I’m currently competing with myself to see how many days I can go without grocery shopping. I’ve used food that has worked its way to the back of the pantry, previously hidden and overlooked. Reduced trips to my local co-op have helped me take stock of what’s already in my kitchen. Limited grocery shopping is just one of many changes that have dramatically increased the amount of time that I spend in my home. In turn, the challenges and gifts of staying at home have increased my understanding of the reason for the monastic vow of stability.
Every baptized Christian is directly responsible for the primary mission of the Church: evangelization. Pope Benedict XVI recalled this in an address in 2012, saying that lay people “should not be regarded as ‘collaborators’ of the clergy, but, rather, as people who are really ‘co-responsible’ for the Church’s being and acting.” Pope Francis has claimed that “in some cases, lay persons have not been given the formation needed to take on important responsibilities” (Evangelii Gaudium, §102), to the extent that every member of the Church is empowered as distinctly but fully called and co-responsible for the Church’s mission.
As dioceses across the country are beginning to re-open our churches and return to the public celebration of the Eucharist, some people are wondering what will happen. Will people have gotten used to staying home on Sunday? Will they wake up to the fact that the Eucharist never really mattered that much to them, since they so quickly got used to not receiving it? Or will they wake up to the fact of how much they value the Eucharist, because, once deprived of the opportunity to participate, they found they developed a hunger for it more quickly than they expected?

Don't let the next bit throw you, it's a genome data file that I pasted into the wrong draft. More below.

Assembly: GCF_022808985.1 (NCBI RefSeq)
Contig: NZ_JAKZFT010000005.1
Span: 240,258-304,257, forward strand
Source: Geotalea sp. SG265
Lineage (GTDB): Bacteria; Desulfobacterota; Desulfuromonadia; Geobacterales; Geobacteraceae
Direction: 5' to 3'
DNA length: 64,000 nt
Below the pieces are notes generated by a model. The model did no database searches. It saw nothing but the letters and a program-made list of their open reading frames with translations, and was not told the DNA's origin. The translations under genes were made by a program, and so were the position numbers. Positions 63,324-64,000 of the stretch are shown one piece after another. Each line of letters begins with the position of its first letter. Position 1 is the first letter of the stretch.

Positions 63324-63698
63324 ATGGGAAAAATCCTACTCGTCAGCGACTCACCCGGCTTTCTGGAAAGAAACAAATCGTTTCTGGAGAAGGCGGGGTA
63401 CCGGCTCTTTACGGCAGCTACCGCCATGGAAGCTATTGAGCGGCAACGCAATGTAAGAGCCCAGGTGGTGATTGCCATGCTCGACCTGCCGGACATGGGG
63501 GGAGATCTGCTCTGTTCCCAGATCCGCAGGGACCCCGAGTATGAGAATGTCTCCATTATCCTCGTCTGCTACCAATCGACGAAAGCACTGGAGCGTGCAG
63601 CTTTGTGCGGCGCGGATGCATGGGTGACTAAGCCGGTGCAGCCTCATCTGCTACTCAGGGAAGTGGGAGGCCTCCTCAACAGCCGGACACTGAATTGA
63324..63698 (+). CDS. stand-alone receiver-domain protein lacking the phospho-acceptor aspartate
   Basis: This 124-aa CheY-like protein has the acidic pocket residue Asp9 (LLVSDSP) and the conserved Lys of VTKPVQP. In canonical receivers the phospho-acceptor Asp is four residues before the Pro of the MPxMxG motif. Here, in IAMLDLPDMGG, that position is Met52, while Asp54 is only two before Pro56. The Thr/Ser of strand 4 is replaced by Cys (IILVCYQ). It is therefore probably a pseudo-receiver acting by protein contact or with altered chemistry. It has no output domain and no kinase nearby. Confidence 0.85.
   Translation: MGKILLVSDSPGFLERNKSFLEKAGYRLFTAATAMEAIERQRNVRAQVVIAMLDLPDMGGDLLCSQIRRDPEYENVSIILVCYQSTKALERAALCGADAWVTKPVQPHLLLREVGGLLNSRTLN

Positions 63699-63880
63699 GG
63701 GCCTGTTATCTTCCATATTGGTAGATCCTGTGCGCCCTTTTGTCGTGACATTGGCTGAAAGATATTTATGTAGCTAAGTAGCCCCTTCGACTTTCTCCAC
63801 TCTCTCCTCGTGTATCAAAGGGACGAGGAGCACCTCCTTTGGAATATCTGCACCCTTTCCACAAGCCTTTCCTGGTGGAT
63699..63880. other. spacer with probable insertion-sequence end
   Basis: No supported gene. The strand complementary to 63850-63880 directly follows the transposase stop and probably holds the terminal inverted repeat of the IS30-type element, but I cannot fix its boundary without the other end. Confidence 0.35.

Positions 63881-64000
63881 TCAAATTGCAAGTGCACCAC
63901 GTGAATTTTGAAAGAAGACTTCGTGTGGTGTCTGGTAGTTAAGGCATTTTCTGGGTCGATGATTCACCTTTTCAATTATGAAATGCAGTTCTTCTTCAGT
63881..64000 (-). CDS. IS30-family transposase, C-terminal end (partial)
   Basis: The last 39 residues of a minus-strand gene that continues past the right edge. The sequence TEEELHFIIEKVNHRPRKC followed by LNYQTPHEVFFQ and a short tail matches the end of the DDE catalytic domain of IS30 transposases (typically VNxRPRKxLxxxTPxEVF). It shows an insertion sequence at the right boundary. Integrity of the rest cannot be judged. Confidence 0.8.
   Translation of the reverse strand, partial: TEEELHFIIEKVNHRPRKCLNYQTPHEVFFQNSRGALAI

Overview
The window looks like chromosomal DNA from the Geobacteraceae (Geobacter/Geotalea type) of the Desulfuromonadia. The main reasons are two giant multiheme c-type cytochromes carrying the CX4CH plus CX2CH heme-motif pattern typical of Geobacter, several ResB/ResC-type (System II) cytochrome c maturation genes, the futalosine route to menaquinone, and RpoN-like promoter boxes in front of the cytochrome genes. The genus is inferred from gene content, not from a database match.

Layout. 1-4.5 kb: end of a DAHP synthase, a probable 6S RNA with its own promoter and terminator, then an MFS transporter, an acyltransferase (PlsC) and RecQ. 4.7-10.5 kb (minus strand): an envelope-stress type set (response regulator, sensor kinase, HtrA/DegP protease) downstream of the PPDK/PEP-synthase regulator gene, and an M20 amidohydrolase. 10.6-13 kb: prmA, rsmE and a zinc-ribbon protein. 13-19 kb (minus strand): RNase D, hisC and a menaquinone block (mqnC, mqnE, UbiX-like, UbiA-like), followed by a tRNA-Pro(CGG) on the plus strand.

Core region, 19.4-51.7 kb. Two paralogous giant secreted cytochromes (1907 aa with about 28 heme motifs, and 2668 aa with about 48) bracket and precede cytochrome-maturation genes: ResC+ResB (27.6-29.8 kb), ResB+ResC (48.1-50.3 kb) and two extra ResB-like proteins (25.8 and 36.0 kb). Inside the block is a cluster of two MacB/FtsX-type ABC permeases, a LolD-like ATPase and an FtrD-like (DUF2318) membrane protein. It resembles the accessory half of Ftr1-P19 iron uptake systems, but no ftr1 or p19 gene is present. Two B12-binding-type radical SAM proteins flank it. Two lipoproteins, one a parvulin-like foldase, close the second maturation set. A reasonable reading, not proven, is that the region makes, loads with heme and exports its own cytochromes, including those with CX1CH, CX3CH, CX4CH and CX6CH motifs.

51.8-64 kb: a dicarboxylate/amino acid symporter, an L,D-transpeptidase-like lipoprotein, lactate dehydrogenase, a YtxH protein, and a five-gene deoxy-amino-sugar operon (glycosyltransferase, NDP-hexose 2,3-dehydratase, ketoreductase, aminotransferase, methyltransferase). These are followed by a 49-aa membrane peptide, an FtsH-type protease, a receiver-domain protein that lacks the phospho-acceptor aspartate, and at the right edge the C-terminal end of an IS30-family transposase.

In the Gospel of Luke, we hear that as soon as the angel Gabriel departs from Mary, she travels to the hill country “in haste” to see her cousin Elizabeth (Luke 1:39). When Mary meets her cousin, and the unborn John the Baptist announces the presence of the unborn Lord by leaping in his mother Elizabeth’s womb, Elizabeth proclaims the fruit of Mary’s womb blessed, and Mary herself blessed among women. Mary’s response, the Magnificat, reveals how she has been glorified by God, who has always come to the help of the lowly, the poor, and those who fear him. In this canticle, Mary proclaims the greatness of God because of his mercy.
I started daily 16-hour fasts in July of 2019 after researching the benefits of intermittent fasting. When I was presented with a concrete plan for turning fasting into a more intentional spiritual practice, I discovered something much more rewarding than physical discipline.